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    New International Policies That Could Affect Your Next Vacation

    Countries around the world, from Portugal to Japan, are changing and instituting new regulations regarding taxes and fees on tourism. Will these changes influence your next holiday for the worse or for the better?


    Nov 20, 2014

    To Tax or Not to Tax

    Taxes are an inevitable part of international travel; this much is true and readily accepted by eager globetrotters. From VAT to tourism levies to sales tax and more, governments have to find some way to pay for the advertisements and infrastructure involved with maintaining a thriving tourism industry. Everything from TV commercials to parks and recreation facilities are funded through tourism taxes and these levies, however bothersome to the average traveler, make possible the new developments and meticulous maintenance that keep some of the world's most intriguing and scenic places beautiful and prosperous.  


    Warm Weather Escapes Attract Increased Fees This Winter

    Some countries have introduced new or additional fees and taxes to be applied to visitors and tourists to the areas. The Lisbon City Council recently announced that foreign travelers to Portugal's capital city of Lisbon will be charged €1.00 EUR when arriving through the air or sea port starting in 2015 and another €1.00 EUR per night will be charged for each overnight stay spent in a hotel in Lisbon starting in 2016. Both new taxes are intended to be temporary, applying only up until 2019, and Deputy Mayor of Lisbon Fernando Medina clarified to local media that the fees would only apply for visitor's first week spent in the country (with a maximum charge of €7.00 EUR) and children would be exempt from the tax. Although a few extra euros doesn't seem like much for an individual looking to tour the balmy nation of Portugal, the new tax is expected to raise an excess of €7 million EUR next year alone.


    The island nation of Maldives has also announced a proposition for the introduction of new tourism taxes on foreigners. The new "green tax" will be aimed at generating funds to compensate for the cost of waste management resulting from disposing of and transporting garbage left on the island by visitors. Although the specific amount of the fee as it would affect individual travelers has yet to be decided the Maldives Ministry of Tourism anticipates bringing in the equivalent of $220 million USD from the new levy. The tourism industry makes up some 90% of Maldives GDP and the Tourism minister Ahmed Adeeb has been quoted saying, "Levying this tax is necessary given Maldives' fragile environment. Revenue generated from the tax will go into managing the waste from local resorts and other islands."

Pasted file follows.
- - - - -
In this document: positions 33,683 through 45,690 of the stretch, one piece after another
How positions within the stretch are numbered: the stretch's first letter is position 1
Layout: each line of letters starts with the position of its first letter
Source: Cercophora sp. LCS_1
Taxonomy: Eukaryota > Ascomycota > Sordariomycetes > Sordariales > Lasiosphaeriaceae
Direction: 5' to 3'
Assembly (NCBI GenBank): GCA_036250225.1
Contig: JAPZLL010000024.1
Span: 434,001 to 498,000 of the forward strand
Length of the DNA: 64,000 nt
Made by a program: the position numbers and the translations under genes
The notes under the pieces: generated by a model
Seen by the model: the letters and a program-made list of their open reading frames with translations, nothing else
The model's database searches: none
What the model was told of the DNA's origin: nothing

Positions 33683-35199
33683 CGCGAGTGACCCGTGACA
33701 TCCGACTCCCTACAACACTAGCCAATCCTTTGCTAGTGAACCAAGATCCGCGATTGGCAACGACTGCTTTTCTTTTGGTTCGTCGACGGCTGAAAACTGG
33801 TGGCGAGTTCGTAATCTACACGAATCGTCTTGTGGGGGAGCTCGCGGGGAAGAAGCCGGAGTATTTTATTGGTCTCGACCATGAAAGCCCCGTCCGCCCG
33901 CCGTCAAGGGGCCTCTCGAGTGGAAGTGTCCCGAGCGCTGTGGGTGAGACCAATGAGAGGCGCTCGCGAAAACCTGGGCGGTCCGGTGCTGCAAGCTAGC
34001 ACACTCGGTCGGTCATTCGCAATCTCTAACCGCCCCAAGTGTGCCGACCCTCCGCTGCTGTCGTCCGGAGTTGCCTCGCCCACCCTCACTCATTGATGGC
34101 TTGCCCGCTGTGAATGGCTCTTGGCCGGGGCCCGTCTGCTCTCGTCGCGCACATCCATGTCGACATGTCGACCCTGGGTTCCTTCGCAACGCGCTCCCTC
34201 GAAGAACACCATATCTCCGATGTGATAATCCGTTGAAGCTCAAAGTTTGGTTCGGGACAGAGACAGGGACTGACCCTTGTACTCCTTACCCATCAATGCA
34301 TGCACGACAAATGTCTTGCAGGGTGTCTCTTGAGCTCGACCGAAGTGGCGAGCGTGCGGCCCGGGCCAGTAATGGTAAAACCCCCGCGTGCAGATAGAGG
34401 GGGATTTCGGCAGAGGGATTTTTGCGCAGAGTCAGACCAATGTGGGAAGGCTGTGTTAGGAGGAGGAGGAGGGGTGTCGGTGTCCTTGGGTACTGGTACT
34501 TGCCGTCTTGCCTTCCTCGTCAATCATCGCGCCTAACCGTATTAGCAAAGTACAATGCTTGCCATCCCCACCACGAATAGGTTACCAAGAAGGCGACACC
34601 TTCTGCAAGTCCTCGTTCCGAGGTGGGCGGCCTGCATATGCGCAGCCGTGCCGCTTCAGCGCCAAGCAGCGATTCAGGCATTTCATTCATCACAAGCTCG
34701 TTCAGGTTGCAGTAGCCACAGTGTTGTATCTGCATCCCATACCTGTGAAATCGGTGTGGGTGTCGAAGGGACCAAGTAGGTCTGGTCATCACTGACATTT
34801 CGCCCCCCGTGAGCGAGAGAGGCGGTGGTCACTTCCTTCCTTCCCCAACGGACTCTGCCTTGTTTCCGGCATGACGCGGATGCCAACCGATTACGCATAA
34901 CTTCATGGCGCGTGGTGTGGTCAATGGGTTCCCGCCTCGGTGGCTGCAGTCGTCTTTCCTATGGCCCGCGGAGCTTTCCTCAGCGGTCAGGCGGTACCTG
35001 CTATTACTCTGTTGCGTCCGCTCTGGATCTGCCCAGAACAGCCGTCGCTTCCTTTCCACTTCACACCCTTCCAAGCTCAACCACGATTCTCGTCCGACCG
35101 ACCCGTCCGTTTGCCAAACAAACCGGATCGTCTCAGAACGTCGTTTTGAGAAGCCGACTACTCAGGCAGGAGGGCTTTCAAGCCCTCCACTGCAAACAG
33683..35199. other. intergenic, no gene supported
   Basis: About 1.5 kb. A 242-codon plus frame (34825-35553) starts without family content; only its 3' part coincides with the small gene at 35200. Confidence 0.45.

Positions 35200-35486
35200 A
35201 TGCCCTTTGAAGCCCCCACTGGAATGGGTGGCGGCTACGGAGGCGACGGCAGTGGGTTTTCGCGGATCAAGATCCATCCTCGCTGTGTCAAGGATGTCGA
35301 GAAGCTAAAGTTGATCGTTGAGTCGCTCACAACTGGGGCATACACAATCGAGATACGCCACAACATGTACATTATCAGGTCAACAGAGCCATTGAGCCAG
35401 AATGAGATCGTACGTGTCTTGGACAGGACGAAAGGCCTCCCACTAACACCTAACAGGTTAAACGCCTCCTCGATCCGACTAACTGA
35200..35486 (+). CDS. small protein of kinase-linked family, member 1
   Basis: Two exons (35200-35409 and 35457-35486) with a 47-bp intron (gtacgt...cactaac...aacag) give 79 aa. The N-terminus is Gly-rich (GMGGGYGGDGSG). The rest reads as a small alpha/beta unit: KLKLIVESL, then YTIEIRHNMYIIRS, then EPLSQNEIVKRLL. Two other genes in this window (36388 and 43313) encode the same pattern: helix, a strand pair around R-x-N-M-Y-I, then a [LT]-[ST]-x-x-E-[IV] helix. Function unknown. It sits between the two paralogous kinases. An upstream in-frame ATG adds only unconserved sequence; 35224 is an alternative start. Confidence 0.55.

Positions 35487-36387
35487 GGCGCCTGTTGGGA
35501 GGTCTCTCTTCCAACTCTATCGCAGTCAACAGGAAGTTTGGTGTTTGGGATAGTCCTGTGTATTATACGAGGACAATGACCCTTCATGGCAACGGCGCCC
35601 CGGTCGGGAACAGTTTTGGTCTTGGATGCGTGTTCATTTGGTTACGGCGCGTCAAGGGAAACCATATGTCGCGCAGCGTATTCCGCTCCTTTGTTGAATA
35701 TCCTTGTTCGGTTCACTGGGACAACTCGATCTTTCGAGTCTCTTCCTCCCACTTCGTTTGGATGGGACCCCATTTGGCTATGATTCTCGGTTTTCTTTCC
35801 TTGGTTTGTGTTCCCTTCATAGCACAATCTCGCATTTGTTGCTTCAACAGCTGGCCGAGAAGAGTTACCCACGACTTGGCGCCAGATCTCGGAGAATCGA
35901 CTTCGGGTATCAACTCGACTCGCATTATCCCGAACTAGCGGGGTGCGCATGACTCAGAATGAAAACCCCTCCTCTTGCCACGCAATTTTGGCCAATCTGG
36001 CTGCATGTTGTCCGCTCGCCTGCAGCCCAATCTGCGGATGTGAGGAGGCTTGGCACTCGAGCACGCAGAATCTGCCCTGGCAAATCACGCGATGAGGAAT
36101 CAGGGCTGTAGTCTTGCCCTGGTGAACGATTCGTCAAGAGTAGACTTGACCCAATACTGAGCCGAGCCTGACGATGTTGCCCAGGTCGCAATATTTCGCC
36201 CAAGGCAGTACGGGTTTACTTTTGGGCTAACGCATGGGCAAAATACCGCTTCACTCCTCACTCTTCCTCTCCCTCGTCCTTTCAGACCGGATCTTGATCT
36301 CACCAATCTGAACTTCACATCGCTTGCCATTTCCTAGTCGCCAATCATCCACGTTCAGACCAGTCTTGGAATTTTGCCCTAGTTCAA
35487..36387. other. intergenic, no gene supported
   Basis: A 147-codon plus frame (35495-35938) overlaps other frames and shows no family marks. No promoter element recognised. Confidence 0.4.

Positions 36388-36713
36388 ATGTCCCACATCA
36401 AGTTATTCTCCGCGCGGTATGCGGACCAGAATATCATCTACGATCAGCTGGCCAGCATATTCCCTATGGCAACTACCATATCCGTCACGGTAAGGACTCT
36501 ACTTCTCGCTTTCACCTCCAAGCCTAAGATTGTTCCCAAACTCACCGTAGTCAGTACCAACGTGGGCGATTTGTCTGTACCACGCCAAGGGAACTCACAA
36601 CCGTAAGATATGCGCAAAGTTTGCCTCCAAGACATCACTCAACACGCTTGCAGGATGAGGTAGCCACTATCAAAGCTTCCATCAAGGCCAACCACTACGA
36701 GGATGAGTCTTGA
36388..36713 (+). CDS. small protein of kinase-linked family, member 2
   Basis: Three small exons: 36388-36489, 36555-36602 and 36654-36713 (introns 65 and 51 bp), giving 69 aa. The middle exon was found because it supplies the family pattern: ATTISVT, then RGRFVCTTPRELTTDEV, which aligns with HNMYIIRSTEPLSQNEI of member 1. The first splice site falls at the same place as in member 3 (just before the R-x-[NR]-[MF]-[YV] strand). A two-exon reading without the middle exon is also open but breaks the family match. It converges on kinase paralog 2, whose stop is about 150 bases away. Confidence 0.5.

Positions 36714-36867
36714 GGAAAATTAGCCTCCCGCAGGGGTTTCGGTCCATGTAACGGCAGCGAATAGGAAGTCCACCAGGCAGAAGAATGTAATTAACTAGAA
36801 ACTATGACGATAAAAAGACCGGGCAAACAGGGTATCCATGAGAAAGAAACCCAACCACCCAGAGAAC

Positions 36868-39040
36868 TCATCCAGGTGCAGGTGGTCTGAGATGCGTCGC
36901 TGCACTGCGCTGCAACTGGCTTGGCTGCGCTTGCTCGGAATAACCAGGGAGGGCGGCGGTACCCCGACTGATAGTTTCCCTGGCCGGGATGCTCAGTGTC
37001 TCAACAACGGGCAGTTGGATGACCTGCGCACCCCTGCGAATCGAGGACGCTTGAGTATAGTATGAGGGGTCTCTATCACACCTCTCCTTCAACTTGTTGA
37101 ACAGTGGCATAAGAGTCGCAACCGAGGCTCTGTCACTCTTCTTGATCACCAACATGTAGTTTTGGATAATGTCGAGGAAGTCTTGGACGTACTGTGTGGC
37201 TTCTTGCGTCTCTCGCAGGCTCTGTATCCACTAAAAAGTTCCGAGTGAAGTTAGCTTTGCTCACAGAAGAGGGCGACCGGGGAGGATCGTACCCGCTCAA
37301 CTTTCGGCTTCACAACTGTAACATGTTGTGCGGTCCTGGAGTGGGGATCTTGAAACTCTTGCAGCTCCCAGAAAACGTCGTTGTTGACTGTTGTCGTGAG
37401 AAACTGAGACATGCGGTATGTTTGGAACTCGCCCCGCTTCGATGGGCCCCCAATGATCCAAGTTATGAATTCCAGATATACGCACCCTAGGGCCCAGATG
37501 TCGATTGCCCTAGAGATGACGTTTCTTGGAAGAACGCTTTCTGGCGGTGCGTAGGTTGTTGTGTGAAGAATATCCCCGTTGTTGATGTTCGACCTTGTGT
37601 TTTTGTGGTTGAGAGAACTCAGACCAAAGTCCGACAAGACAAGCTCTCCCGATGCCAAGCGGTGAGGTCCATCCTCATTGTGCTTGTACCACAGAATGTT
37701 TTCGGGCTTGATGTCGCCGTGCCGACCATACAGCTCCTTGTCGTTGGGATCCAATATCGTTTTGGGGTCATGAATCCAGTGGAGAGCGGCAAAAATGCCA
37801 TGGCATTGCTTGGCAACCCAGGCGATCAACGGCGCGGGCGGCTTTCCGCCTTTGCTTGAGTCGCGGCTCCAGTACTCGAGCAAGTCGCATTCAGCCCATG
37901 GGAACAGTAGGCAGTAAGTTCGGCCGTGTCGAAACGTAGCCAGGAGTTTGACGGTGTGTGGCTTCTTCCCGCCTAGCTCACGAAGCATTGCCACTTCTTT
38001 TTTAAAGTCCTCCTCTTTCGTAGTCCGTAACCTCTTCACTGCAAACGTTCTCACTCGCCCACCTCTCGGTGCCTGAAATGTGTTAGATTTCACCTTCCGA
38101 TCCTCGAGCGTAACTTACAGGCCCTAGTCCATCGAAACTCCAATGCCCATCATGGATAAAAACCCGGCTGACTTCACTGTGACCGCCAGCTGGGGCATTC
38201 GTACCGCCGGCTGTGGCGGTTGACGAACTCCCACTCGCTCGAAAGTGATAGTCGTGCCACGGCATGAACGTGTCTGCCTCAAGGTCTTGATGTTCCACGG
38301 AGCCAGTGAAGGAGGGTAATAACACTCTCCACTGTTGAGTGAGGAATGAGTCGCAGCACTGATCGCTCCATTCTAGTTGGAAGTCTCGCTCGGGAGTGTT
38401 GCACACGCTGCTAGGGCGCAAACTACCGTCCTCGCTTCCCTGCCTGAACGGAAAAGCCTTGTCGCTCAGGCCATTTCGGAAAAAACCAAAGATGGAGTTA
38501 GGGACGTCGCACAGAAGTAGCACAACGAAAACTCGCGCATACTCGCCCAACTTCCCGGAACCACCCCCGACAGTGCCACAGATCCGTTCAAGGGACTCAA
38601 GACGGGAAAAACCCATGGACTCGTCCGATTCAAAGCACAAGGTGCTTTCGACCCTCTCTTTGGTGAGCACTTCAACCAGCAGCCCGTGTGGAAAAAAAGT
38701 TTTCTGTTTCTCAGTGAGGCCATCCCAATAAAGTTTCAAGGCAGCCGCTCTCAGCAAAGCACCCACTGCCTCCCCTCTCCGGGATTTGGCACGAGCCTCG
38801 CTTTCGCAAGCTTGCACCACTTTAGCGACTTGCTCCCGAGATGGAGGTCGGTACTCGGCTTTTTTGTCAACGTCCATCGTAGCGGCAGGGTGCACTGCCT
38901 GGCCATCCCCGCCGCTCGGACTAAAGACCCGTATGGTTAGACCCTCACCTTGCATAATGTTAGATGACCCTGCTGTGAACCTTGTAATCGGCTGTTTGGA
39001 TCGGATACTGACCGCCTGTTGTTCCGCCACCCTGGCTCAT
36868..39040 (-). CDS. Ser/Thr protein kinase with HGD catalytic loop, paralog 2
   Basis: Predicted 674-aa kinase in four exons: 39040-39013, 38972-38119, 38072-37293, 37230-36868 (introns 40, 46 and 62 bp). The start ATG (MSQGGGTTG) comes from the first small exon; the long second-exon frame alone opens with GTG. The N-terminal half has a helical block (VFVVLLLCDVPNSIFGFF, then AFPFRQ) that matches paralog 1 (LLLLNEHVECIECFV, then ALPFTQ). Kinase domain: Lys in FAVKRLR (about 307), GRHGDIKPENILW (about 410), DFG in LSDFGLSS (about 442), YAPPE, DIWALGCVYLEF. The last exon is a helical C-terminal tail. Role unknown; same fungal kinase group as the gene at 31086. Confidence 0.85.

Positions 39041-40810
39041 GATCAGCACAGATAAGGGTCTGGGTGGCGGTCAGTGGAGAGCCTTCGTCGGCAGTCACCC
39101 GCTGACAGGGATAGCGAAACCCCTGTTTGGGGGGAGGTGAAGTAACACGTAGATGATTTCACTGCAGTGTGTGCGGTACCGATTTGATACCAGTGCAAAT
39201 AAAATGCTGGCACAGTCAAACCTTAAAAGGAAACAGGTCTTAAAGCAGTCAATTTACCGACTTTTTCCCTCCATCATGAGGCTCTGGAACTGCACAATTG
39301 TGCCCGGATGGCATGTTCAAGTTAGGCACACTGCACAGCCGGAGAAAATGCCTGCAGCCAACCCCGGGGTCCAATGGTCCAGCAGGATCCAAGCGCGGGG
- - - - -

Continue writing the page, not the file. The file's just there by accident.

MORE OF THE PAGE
...While Many Other Destinations Become More Affordable

    The news isn't all bad for those looking to get away in 2015, though, and a growing trend of discounts and tax exemptions is becoming evident all over the world. The Costa Rican government recently announced that it will be abolishing the $29 USD "exit tax" that has been in effect for airline passengers leaving the tropical country of Costa Rica since 2003. Money generated from the levy is used towards improving and expanding air facilities and Costa Rican Vice President Ana Helena Chacon declared that, beginning on December 3, 2014, the airport exit tax would be included in the price of airline tickets rather than having to be paid separately before boarding a flight. The new development has been met with great appreciation by travelers who have viewed the charge as no more than an unnecessary inconvenience incurred by airports.


    Japan, too, has joined the bandwagon of countries easing their grip on tourist's wallets this coming travel season. A new policy implemented in October of this year now enables those that wish to explore Japan the ability to reclaim sales tax paid on necessities like food and toiletries in the country, much like the process of reclaiming VAT tax as a non-resident who purchases items in European nations. Currently, sales tax rates in Japan are at decade-high 8% and the rebate program has been received as a welcomed opportunity for travelers to recoup some of the capital spent while on vacation. The sales tax rebate is just part of a long-term effort on the part of Japanese officials to increase tourism in the area for the coming years leading up to the 2020 Olympics.


    Perhaps the most enticing tourism-stoking offer of all can be found in the beautiful country of Croatia where the national tourism board has launched an excitingly ambitious campaign to attract new travelers this winter. Although a fantastic place to visit with attractions and sights to see year-round, tourism officials in the resplendent city of Dubrovnik are launching a program in which any visitor staying more than 3 nights in the area this winter will be eligible to receive free walking tours of the city led by English-speaking guides. The promotional offer will apply starting this weekend, November 22,2014, and will run until March 15, 2015.


    With deals, discounts, and tax rebates like these popping up around popular travel destinations all over the world, there's no better time than now to begin planning your next thrilling adventure abroad!

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